Playing opposite King, as her romantic interest Jimmy Ray Dobbs, Easton Curtis delivers an equally powerful and moving portrayal that seems unexpected, except when you consider the promise he has shown throughout his youth. Like Miss King, Mr. Curtis is the real deal; together, they will melt your heart and, in recollection, their pairing will continue to impress. Curtis so very effectively bridges the gap between his teenage character and his older, more experienced and timeworn iteration that his performance is staggering.
Their performance of "I Had A Vision" perfectly blends the talents and voices of King and Curtis and its emotional impact will be felt throughout the musical. Truth be told, when I hear the music I have a visceral reaction, the lyrics never failing to make me cry: "If I could lift this veil of darkness, if I could find my way back to you..." (yes, the tears are falling as I write)...
Jonathan Killebrew is terrific as Billy Cane, a young GI returning from war to encounter loss at home which spurs him on to pursue a career as a writer - a pivotal moment that brings him to the offices of Alice's literary journal. Katie Chance is delightfully coquettish and down-to-earth as Margo, the girl back home who nurses a lifelong crush on Billy.
The gorgeous and period-perfect Elizabeth Golden very nearly steals the show as the flirtatious and slightly scandalous Lucy Grant, who works the front desk at the journal along with the acerbic Darryl Ames, played skillfully by Logan Dozier. Together, with Killebrew, they deliver one of the score's most entertaining number "Another Round."
As Alice's father, Connor Tarpley does a fine job of creating a believable characterization of a man much older than himself, but it's Annika Burley's starmaking turn as Alice's mother that is truly revelatory: You will have to keep reminding yourself that the talented young woman is indeed the same age (or thereabouts) as the actress playing her daughter.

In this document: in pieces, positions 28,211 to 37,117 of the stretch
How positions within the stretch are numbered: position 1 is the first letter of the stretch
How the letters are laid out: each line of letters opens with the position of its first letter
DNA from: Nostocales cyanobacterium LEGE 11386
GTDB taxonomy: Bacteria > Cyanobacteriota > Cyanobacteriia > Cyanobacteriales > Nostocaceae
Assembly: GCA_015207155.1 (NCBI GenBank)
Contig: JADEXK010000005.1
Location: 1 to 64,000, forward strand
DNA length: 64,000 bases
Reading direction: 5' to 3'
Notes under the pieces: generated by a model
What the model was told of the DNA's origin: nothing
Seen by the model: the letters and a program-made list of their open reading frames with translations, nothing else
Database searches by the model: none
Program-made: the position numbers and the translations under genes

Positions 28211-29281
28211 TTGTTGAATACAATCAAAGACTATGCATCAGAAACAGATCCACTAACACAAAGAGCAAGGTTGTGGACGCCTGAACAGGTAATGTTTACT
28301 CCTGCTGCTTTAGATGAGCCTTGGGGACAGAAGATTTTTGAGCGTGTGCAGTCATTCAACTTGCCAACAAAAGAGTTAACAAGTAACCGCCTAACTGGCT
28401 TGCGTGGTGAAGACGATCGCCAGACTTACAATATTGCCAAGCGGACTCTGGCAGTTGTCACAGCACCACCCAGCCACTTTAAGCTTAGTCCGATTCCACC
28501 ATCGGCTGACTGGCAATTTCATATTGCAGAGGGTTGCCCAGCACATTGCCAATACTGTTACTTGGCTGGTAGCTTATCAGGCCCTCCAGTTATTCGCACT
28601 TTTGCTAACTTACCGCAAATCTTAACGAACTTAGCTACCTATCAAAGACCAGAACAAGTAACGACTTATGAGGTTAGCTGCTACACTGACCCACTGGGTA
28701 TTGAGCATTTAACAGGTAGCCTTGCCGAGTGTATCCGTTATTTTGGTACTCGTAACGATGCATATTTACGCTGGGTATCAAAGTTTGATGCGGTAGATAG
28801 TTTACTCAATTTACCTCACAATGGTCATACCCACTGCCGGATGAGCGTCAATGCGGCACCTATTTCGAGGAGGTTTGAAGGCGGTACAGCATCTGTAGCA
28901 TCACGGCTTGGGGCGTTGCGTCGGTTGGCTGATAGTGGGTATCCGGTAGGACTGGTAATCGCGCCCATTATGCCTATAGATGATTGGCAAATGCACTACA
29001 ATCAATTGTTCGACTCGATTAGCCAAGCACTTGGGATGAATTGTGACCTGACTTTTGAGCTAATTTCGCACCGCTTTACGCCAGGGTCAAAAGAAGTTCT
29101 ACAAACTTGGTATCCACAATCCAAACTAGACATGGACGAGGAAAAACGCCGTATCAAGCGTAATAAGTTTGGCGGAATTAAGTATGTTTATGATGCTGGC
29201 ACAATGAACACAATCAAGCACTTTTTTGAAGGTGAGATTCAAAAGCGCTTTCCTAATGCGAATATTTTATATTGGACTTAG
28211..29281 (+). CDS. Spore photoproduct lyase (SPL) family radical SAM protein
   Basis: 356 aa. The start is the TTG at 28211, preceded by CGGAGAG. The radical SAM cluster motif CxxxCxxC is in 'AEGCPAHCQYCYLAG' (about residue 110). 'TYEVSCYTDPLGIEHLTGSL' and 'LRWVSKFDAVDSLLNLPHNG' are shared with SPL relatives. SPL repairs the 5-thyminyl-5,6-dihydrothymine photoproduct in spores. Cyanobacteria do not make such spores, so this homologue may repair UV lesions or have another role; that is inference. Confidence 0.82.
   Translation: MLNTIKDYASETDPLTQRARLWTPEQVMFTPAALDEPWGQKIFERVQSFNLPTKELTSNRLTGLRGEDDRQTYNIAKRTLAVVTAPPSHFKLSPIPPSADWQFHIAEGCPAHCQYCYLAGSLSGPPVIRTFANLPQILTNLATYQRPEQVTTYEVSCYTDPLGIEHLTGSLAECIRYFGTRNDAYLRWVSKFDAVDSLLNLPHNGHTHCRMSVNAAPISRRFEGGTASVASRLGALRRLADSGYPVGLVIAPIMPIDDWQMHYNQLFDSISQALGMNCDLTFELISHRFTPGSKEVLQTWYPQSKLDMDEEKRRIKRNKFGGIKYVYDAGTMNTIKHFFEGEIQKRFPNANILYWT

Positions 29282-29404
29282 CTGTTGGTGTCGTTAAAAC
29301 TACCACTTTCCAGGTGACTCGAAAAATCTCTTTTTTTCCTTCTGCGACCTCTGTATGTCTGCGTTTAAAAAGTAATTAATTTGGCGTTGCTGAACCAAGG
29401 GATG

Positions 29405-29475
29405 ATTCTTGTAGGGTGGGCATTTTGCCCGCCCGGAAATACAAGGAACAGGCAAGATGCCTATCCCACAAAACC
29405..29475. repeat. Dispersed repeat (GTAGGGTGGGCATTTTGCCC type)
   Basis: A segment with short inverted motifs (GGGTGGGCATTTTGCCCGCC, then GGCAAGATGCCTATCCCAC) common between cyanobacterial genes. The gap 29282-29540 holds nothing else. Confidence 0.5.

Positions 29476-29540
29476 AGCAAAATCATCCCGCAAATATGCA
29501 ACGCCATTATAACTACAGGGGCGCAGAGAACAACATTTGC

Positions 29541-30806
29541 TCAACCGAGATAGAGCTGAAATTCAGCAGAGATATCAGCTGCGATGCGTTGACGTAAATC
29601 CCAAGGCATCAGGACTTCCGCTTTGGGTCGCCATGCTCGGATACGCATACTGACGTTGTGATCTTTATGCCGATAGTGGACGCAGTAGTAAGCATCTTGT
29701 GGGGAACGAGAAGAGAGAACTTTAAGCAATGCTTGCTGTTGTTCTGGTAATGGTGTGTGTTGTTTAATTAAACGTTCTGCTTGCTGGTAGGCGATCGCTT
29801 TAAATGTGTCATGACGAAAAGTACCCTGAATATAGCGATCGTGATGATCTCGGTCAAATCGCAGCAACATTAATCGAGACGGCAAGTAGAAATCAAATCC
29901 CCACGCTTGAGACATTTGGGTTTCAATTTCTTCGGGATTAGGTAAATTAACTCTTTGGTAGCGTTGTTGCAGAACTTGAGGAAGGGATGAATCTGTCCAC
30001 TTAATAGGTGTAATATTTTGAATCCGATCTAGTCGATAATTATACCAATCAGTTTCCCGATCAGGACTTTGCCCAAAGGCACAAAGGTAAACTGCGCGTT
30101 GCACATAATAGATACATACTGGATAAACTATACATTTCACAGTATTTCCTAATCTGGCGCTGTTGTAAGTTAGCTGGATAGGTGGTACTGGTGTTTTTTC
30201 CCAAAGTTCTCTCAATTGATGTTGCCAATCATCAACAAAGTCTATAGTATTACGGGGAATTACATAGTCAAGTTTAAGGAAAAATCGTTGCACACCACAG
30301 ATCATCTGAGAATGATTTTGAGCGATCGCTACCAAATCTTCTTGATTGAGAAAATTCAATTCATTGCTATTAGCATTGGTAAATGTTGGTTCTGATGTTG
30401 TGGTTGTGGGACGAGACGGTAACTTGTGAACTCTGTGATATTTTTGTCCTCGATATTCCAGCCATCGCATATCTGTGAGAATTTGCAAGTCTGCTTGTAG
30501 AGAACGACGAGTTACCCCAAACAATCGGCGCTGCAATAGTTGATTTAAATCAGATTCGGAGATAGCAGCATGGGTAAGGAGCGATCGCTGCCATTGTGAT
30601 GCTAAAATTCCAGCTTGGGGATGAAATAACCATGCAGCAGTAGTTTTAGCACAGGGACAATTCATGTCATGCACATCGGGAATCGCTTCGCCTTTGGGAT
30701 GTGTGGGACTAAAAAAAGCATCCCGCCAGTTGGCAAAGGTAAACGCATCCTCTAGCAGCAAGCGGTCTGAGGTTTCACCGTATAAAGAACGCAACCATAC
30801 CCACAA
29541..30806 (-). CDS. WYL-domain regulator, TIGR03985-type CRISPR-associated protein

Chip Arnold, an alumnus of the Lipscomb theater program once headed by his legendary father Henry O. Arnold (the entire Arnold family's bloodline seems to course throughout the successful theater program at the university), is well-cast as the dastardly Josiah Dobbs, as evil a villain to ever come down the pike. It's a definite credit to Arnold that he manages to infuse some humanity in the character to keep the audience from hurling tomatoes and invective toward the stage.
Baker's direction is thoughtful and beautifully paced - clearly, she understands the power of the story being told - and she trusts her young actors to put their training to use in the creation of an amazing work of art. Music director David Weinstein's onstage band perform the score with professionalism leavened with generous helpings of theatrical flair and down-home spirit that is essential to bringing a score brimming with Americana and the sense of place that is evident in Bright Star. Choreographer Kari Smith supplies her dancers with energetic movement that helps to convey the heartfelt emotions expressed throughout.
Visually, we're uncertain if we have ever seen a more gorgeous productions at Lipscomb: Andy Bleiler's set, a collection of shadow boxes filled to the brim with amazingly timeless artifacts that instantly transport audiences to the era of the play, is stunning. Stephen Moss' evocative, atmospheric lighting frames the action with beautiful illumination, helping to create the glow of nostalgia onstage. Likewise, June Kingsbury's costumes are ideal recreations of fashion of the time period, lending a sense of credibility to the proceedings. Finally, Corey Callis' sound design artfully allows every nuance to be heard, every note sung to be appreciated.
Bright Star. Music, book and story by Steve Martin. Music, lyrics and story by Edie Brickell. Directed by Beki Baker. Musical direction by David Weinstein. Choreographed by Kari Smith. Stage managed by Anna Biggerstaff. Presented by the Lipscomb University Theatre at Collins Alumni Auditorium, Nashville. Through November 10. For details, go to www.theatre.lipscomb.edu. Running time: Two hours, 30 minutes (with one 15-minute intermission).
Production photos by Sarah Johnson